Weird traditions are an important part of culture, either imbued with hidden meaning or just downright daft, they can allow you to understand and bond with your region’s culture or bond with someone who’s just as perplexed as you that they grew up doing that weird thing too. Here at Voice we’ve picked some weird traditions that we’ve grown up with or heard about to baffle and amuse.
A house-visiting wassailing tradition from around Wales that features Mari Lwyd – a horse’s skull, bedecked with ribbons and bauble eyes and wearing a white sheet – being paraded through town, calling at houses and requesting entry through the form of song. The homeowner must then deny Mari and her cohorts entry, also in the form of song. A call and response continues between Mari and the homeowner, with the homeowner potentially eventually relenting and allowing Mari and her companions entry, in which case they will be given food and drink. The earliest published account of the tradition is from 1800, though it may have been around for longer. It saw a decline in practice somewhat but was revived in the mid twentieth century and is still practiced in some places today. Although a looming horse’s skull might seem like a somewhat sinister image, there is something rather charming about Mari, and she has often been the subject of art and pop culture in Wales in recent years.
The birthday bumps
What I knew as ‘the birthday bumps’ growing up was the mortifying ordeal of being taken to the front of assembly in primary school on my birthday, and being punched in the arm by my headteacher, a punch for each year I’d been alive and one extra “for luck”. Apparently, ‘the birthday bumps’ most commonly refers to the process of being taken by the arms and legs and ‘bumped’ up and down in the air by friends or family, and is a custom in the UK, Ireland, India, and Canada. Neither sounds fun but I still find it particularly odd that the birthday bumps I grew up with were almost written in school law and administered by our headteacher, a gruff but usually friendly old man who probably definitely shouldn’t have been punching children. The punches were thankfully always very soft and didn’t hurt at all, but you weren’t really allowed to get out of them either. Mr Griffiths, if you’re reading this, what’s your damage man?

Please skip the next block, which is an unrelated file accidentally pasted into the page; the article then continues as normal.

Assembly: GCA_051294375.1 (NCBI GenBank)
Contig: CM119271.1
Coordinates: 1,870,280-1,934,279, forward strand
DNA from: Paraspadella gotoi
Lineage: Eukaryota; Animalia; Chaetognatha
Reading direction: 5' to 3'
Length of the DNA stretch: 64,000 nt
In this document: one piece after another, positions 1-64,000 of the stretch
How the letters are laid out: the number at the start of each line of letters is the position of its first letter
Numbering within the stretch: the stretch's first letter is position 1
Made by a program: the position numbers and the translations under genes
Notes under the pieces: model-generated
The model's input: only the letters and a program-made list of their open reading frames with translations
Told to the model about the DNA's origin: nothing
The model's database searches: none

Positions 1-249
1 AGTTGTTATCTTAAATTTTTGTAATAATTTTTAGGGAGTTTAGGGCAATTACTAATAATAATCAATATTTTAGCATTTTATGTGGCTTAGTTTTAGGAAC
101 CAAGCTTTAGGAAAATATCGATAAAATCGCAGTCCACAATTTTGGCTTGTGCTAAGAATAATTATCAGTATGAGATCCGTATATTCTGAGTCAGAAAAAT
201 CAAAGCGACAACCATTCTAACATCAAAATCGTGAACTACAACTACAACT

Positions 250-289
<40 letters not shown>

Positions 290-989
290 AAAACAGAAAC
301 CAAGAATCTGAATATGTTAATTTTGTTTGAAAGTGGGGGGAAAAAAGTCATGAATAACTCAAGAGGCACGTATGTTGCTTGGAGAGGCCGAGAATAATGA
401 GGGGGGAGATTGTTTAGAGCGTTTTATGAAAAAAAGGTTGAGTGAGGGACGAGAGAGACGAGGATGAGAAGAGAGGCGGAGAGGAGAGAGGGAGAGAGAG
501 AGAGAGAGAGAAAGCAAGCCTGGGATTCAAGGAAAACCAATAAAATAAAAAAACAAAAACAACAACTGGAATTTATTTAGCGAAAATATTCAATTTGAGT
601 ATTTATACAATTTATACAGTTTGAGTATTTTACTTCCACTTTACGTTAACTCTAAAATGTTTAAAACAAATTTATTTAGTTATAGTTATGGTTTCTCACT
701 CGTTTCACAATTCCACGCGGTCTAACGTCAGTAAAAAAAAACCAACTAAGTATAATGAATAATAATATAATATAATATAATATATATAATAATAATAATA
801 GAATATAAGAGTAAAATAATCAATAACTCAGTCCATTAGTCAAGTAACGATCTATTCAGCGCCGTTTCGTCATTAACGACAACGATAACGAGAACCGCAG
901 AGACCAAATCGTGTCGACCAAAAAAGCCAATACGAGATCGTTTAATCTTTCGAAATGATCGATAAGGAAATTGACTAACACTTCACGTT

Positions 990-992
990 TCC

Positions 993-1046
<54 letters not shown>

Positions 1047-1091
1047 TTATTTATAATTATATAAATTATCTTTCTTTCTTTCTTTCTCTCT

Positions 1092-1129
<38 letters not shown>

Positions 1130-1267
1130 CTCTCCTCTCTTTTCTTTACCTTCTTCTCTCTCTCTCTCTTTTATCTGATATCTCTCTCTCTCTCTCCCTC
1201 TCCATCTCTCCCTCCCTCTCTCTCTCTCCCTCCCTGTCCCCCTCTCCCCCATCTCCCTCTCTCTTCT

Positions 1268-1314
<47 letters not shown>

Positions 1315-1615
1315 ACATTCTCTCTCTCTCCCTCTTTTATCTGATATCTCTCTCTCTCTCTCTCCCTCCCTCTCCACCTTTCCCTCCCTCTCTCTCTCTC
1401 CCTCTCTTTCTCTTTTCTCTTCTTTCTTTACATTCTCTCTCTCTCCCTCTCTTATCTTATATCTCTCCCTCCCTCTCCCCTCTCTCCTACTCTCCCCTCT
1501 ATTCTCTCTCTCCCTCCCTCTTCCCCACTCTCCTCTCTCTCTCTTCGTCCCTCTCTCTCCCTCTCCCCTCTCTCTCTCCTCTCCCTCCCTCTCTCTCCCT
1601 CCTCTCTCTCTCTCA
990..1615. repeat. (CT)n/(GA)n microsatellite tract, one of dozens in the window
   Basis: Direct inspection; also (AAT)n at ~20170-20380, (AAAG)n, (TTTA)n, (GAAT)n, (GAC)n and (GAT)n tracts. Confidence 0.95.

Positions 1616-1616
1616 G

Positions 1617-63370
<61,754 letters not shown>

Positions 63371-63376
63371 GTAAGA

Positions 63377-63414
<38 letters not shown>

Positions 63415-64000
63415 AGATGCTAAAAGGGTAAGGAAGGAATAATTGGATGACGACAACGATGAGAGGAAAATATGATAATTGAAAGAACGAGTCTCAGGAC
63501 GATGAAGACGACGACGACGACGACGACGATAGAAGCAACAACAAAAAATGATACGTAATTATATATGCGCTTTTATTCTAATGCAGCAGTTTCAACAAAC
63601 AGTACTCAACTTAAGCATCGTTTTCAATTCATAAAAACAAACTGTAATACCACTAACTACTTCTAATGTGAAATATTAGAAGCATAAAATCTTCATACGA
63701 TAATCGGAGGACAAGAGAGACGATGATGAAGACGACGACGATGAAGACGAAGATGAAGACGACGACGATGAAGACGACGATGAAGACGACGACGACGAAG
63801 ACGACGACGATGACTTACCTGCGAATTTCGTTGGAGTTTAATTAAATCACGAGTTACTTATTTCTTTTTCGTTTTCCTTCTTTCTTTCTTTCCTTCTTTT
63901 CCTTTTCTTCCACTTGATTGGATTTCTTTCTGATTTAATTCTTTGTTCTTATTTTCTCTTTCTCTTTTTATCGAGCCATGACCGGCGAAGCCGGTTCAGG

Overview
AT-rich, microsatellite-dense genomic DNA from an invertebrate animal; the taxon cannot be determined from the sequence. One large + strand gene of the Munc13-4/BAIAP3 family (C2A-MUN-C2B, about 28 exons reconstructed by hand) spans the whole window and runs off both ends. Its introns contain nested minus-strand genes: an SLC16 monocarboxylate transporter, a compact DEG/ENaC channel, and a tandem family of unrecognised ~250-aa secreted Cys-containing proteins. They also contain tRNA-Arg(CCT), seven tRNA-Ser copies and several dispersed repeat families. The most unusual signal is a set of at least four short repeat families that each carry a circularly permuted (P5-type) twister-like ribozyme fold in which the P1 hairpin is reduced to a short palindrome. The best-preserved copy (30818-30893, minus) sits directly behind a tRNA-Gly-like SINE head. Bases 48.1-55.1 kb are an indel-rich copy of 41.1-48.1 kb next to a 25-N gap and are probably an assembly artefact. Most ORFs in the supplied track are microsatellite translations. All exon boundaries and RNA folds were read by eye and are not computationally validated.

Seeing Abraham / Seeing Sarah in The Netherlands
The Netherlands is no stranger to weird traditional celebrations, one of the weirdest is the birthday celebration for someone who is turning 50. Friends of the person will decorate or prank those celebrating with old men and women, supposed to mimic their mates getting older. Stranger still, Dutch people also give those turning with an inflatable version of themselves, named either Abraham or Sarah, depending on the sex of those celebrating. The doll is marked with a signpost of the age in bold (Maybe to stop people getting freaked out by the inanimate elders), and the tradition continues each decade thereafter, with the dolls both aging each time and their names changing too. The tradition is born from the Bible, specifically John 8: 56-58, where Jesus is told that he can't see Abraham until he turns 50 (Sarah is Abraham’s wife). The Dutch may have taken the passages a little too literally, but the tradition is an interesting one nevertheless.
Probably one of the strangest traditions that England and indeed the UK has to offer is, of course, cheese rolling. The tradition is a Gloucestershire staple, bringing in many tourists every year, all clambering to partake in the ridiculous festivities at hand. Those festivities happen to be running (or violently tumbling) down the incredibly steep Coopers Hill, chasing after a wheel of the finest local Double Gloucester cheese. The event was traditionally held by and for the local village of Brockworth, and the first written evidence of the spectacle can be traced back to 1826. Now, people from all over the world come to compete. The winner gets to take home the very cheese that they almost broke their legs chasing, after said cheese has flown down the hill at speeds reaching up to 70mph. Competitors and spectators alike are known to get seriously injured at the event, which has seen much scrutiny due to health and safety over the years, but cheese rolling remains, and the locals will never let it end.
Pinch, punch first day of the month
What better way to start a new month full of possibilities than finding as many fellow classmates as you can and inflicting bodily harm! While, of course, hoping they don’t feel the same way inclined. Although while I was growing up it felt like a very British tradition, it apparently originated across the pond in America with George Washington. During his Presidency, on the first day of each month he would meet with Indian tribes and supply them with fruit punch with an added pinch of salt. This became known as ‘pinch punch on the first of the month’. Why that then translated to physical violence I couldn't tell you but it was a staple in my school.